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AI Feynman 2.0: Pareto-optimal symbolic regression exploiting graph modularity
Silviu-Marian Udrescu · Andrew Tan · Jiahai Feng · Orisvaldo Neto · Tailin Wu · Max Tegmark

Wed Dec 09 06:15 PM -- 06:30 PM (PST) @ Orals & Spotlights: Graph/Meta Learning/Software

We present an improved method for symbolic regression that seeks to fit data to formulas that are Pareto-optimal, in the sense of having the best accuracy for a given complexity. It improves on the previous state-of-the-art by typically being orders of magnitude more robust toward noise and bad data, and also by discovering many formulas that stumped previous methods. We develop a method for discovering generalized symmetries (arbitrary modularity in the computational graph of a formula) from gradient properties of a neural network fit. We use normalizing flows to generalize our symbolic regression method to probability distributions from which we only have samples, and employ statistical hypothesis testing to accelerate robust brute-force search.

Author Information

Silviu-Marian Udrescu (MIT)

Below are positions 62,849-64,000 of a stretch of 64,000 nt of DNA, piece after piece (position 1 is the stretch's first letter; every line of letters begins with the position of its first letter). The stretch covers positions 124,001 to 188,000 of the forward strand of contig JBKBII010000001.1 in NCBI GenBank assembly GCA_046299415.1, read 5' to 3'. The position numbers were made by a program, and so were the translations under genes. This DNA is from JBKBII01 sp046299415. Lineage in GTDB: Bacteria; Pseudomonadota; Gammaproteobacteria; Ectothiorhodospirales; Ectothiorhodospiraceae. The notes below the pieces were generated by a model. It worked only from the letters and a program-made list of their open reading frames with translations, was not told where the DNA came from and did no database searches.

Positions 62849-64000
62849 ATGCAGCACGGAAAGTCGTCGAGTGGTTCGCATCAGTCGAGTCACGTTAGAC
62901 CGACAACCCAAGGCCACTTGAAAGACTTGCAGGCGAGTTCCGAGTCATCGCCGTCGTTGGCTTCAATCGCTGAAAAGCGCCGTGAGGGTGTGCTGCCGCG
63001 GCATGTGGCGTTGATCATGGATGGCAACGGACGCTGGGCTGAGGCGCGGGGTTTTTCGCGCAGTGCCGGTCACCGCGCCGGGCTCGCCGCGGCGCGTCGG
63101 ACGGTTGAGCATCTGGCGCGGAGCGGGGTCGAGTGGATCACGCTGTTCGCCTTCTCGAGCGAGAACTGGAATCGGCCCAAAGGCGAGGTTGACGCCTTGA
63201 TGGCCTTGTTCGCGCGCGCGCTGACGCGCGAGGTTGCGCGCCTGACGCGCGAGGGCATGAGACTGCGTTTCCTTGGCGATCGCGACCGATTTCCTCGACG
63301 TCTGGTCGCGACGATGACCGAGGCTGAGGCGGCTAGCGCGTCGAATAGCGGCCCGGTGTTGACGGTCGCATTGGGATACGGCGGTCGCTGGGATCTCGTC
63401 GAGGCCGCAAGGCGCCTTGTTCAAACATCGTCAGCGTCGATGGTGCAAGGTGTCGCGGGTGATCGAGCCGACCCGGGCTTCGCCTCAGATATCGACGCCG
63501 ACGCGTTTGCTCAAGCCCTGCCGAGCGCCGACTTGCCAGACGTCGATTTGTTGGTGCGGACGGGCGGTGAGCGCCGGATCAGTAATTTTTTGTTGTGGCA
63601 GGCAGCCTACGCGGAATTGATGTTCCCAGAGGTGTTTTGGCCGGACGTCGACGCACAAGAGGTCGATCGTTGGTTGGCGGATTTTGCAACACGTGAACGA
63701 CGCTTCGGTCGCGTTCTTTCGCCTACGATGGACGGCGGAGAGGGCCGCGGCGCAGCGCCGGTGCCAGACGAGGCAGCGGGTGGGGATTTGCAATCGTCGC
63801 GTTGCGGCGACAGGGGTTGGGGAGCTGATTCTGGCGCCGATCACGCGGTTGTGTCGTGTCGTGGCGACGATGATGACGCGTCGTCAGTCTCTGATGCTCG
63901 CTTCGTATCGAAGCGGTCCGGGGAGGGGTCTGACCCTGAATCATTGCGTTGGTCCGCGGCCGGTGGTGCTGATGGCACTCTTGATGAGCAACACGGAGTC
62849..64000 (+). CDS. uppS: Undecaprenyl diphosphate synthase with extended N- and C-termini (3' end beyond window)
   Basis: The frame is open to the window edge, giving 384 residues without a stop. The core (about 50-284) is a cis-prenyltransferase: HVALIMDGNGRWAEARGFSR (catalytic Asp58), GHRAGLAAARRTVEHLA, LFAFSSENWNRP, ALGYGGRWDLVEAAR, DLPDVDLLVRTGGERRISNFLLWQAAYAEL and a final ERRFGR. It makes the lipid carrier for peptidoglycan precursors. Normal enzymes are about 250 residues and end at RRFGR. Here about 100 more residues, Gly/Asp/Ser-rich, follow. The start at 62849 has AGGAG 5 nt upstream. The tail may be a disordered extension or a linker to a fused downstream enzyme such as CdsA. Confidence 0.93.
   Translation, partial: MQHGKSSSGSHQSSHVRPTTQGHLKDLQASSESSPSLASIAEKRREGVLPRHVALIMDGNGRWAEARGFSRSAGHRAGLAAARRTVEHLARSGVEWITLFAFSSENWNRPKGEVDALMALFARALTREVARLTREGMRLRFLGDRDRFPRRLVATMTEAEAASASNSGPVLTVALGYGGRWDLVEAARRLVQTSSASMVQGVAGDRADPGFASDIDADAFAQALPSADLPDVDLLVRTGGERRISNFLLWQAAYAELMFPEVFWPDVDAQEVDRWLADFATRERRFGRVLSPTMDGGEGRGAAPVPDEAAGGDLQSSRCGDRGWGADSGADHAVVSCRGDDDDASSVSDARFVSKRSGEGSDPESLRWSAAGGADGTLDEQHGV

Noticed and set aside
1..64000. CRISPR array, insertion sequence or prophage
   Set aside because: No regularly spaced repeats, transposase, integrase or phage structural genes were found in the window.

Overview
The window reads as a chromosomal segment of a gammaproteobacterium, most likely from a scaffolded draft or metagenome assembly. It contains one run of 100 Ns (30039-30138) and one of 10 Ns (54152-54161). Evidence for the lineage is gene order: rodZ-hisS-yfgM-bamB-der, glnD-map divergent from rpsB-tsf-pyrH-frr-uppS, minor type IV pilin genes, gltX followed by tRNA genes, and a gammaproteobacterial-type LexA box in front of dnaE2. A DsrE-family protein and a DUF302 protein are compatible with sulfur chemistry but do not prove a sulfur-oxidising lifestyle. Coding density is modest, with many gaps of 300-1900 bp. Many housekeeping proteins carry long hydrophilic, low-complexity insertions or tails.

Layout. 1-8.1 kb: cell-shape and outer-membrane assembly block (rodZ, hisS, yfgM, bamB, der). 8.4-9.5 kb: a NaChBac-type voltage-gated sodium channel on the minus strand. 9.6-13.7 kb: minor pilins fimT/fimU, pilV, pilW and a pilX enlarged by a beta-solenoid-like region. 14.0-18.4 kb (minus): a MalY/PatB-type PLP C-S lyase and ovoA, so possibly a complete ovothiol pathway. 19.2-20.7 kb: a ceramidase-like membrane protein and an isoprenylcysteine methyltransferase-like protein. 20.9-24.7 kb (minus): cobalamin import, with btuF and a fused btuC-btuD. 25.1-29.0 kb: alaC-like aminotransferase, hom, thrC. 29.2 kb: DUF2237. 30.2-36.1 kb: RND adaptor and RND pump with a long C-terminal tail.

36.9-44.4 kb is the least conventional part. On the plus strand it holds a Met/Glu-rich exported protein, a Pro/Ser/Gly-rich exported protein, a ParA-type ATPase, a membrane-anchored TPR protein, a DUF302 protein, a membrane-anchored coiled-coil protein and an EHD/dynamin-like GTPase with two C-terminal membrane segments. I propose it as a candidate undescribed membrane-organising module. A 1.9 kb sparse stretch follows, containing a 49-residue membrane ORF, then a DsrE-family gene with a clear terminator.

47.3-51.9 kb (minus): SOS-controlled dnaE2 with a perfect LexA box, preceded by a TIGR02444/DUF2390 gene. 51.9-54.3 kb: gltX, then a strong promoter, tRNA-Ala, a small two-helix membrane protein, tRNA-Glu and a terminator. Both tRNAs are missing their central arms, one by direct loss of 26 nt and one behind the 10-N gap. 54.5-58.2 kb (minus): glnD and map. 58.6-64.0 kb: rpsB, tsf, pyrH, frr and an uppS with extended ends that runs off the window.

Andrew Tan (Massachusetts Institute of Technology)
Jiahai Feng (MIT)
Orisvaldo Neto (MIT)
Tailin Wu (Stanford)
Tailin Wu

Tailin Wu is a postdoc researcher in the Department of Computer Science at Stanford University, working with professor Jure Leskovec. His research interests lies in AI for large-scale simulations of complex systems, AI for scientific discovery, and representation learning

Max Tegmark (MIT)

Max Tegmark is a professor doing physics and AI research at MIT, and advocates for positive use of technology as president of the Future of Life Institute. He is the author of over 250 publications as well as the New York Times bestsellers “Life 3.0: Being Human in the Age of Artificial Intelligence” and "Our Mathematical Universe: My Quest for the Ultimate Nature of Reality". His AI research focuses on intelligible intelligence. His work with the Sloan Digital Sky Survey on galaxy clustering shared the first prize in Science magazine’s “Breakthrough of the Year: 2003.”

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